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Phoenix Children's Hospital partnership brings awareness to mental health

Ten social work graduate students at ASU participate in one of the only programs in U.S. offering instruction on clinical social work with children

Phoenix Childrens Hospital

The front sign above the main lobby at the Phoenix Children's Hospital in Phoenix on Wednesday, Sept. 22, 2021.

A new partnership with Phoenix Children's Hospital and 10 ASU students from the School of Social Work works to foster an environment where students can learn both the clinical and medical sides of social work with children.

Emphasizing the need for mental health professionals in pediatrics, this new partnership combining both mental and physical health is something that Phoenix Children's Hospital and ASU have never worked on together before. 

"ASU's School of Social Work has had interns work with Phoenix Children's Hospital for many years. What makes this program unique and important is the concentration on mental health, because we cannot treat physical health without treating emotional and mental health as well," said Sarah Doyle, a clinical assistant professor in the School of Social Work. 

This year-long program offers the students the opportunity to learn alongside a clinical and medical social worker. They are then able to stay at Phoenix Children's Hospital for two more years as a fellow. 

The partnership between Phoenix Children's Hospital and ASU is helping to streamline the process for those students who are interested in becoming counselors and therapists within the social work field.

As fellows, the students will spend two years doing their required supervised therapy before obtaining their LCSW, meaning after the two years, they would immediately be hired as a licensed clinical social worker. This fellowship offers the required two years of supervision for free.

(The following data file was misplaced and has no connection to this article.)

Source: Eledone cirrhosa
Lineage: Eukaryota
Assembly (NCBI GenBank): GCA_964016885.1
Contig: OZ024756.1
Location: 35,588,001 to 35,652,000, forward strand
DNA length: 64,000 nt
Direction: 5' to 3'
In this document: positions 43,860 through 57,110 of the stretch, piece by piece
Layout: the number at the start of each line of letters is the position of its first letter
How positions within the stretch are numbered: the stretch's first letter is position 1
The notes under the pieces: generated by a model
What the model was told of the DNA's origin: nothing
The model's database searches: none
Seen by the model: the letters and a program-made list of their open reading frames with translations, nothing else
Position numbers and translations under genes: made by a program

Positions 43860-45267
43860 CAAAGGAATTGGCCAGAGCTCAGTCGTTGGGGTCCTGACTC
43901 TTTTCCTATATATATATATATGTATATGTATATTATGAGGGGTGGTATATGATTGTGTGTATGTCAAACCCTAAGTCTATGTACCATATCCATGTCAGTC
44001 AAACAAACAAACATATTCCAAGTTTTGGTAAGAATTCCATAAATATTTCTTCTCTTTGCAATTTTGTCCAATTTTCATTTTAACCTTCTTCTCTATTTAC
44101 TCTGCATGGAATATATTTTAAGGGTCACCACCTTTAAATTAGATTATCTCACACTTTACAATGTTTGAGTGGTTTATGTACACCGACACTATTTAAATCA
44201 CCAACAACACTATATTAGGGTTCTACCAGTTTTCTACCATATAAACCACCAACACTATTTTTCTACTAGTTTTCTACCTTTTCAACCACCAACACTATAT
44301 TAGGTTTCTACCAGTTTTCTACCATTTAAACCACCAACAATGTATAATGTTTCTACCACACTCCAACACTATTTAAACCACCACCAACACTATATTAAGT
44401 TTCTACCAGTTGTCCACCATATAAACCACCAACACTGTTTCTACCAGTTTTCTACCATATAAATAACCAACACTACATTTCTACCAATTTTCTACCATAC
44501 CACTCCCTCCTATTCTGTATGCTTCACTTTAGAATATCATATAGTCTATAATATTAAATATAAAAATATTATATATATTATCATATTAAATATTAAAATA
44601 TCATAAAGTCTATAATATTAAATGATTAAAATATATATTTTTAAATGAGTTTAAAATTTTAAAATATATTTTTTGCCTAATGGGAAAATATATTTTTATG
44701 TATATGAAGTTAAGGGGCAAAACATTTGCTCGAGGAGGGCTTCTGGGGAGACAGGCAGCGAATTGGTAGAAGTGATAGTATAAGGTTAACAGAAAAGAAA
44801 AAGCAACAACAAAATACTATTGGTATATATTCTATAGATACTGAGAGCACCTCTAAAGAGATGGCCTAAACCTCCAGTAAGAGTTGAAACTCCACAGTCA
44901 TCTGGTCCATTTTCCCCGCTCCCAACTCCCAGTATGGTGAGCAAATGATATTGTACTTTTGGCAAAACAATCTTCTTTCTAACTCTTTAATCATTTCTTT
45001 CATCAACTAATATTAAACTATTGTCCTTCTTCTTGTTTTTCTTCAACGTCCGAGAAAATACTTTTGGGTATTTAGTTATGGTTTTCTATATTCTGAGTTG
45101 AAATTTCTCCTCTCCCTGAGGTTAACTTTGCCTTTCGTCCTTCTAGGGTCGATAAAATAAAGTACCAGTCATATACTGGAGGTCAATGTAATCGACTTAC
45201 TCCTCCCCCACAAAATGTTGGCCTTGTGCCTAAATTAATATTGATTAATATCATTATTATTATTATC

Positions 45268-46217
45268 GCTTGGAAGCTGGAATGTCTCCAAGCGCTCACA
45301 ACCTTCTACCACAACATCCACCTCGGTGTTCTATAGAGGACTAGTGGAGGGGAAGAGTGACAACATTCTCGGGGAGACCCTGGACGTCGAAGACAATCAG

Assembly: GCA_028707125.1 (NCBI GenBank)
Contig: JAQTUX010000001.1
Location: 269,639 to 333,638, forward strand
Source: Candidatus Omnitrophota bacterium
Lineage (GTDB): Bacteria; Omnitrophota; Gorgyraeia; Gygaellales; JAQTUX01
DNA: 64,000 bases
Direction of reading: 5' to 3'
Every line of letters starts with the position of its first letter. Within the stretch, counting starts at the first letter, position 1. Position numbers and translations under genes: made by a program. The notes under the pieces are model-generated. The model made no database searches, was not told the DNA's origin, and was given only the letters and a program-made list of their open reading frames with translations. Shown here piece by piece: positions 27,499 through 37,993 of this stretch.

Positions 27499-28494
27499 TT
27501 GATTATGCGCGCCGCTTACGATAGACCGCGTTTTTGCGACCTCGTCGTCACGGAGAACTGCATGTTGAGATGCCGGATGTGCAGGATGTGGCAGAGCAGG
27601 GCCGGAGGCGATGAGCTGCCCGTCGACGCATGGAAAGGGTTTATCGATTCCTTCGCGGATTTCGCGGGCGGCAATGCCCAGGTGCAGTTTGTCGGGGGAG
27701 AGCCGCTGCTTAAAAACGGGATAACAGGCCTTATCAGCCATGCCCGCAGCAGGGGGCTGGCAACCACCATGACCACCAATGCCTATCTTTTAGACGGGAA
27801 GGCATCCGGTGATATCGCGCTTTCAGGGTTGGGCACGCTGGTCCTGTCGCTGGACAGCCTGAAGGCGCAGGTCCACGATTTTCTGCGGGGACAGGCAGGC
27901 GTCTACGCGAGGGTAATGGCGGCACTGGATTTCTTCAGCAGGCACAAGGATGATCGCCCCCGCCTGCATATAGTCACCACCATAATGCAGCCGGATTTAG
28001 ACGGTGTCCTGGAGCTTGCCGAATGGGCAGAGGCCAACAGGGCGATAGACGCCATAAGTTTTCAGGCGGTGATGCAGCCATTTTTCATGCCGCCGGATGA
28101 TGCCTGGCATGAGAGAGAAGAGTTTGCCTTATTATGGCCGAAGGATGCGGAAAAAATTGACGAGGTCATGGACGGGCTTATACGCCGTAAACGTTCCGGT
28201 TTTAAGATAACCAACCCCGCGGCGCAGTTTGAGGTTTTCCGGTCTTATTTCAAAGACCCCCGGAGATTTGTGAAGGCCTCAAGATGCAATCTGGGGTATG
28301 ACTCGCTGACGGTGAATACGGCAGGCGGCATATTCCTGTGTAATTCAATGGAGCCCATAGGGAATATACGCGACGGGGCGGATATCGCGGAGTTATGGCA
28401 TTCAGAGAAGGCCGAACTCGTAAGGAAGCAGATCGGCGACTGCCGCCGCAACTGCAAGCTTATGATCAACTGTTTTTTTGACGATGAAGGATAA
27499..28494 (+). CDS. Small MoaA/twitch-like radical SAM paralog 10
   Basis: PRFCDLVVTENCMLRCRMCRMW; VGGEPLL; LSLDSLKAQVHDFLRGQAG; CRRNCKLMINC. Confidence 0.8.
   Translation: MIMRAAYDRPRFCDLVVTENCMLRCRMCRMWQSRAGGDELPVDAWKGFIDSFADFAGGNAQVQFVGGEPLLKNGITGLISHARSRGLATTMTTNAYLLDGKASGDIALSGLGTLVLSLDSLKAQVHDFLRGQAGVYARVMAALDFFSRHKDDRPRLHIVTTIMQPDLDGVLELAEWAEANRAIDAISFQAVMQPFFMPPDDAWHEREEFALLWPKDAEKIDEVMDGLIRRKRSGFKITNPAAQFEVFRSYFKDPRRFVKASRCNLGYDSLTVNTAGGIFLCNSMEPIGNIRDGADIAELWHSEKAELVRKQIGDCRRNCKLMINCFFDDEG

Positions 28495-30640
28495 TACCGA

Those involved said the program is one of the first of its kind in the country. There are limited options within the social work community for people seeking to become a clinical social worker. There are not many options for students in social work who are interested in this because it can be quite costly, according to Grace Morales, second year graduate student studying social work and one of the 10 interns in the program. 

"I'm most interested in the clinical side of social work because I really enjoy one on one time with the kids and trying to dissect issues and figure out how to best help them," Morales said. "I was very excited when I found out with this partnership that we have the chance to be with both a medical and clinical social worker so I could see what they both do."

Previously only nine interns had this opportunity to partake in learning about both the medical and clinical fields of social work; however, the program has added another intern for this year. 

According to Rhonda Baldwin, manager of social services at Phoenix Children's Hospital and a faculty associate at the School of Social Work, the program has been re-engineered to give students a realistic view of these realms of social work while still centering family care as a main focus.

"It is important to highlight how groundbreaking this is, because if or when this model is proven successful, I believe it's going to become a trickle effect throughout other hospitals in the Valley, and then possibly even nationwide," said Luis DeLeon, second year graduate student studying social work and one of the 10 interns in the program.

Over the past few years, more attention has been drawn to mental health in the medical community. It is important to realize that mental illnesses, like physical illnesses, can potentially be treatable to the point where the patient or client can go about living a full and productive life, Baldwin said.

According to Baldwin, due to the stigmas that surround mental health and wellbeing, mental health issues were not commonly discussed in the medical field. This partnership is working to dispel those stigmas and teach social work students not only the clinical side of social work, but the medical as well.

"When you build these collaborative relationships between a university and the community, that can result in some really exciting things and is driven by the people who are on the ground doing the work it can result in something very effective and practical," Baldwin said. "It can result in the making of positive impacts in the community with regards to a better trained and larger workforce."

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Lauren KobleyCommunity Reporter

Lauren Kobley is a reporter for the Community and Culture desk at The State Press. She has previously interned with the Fountain Hills Times. 

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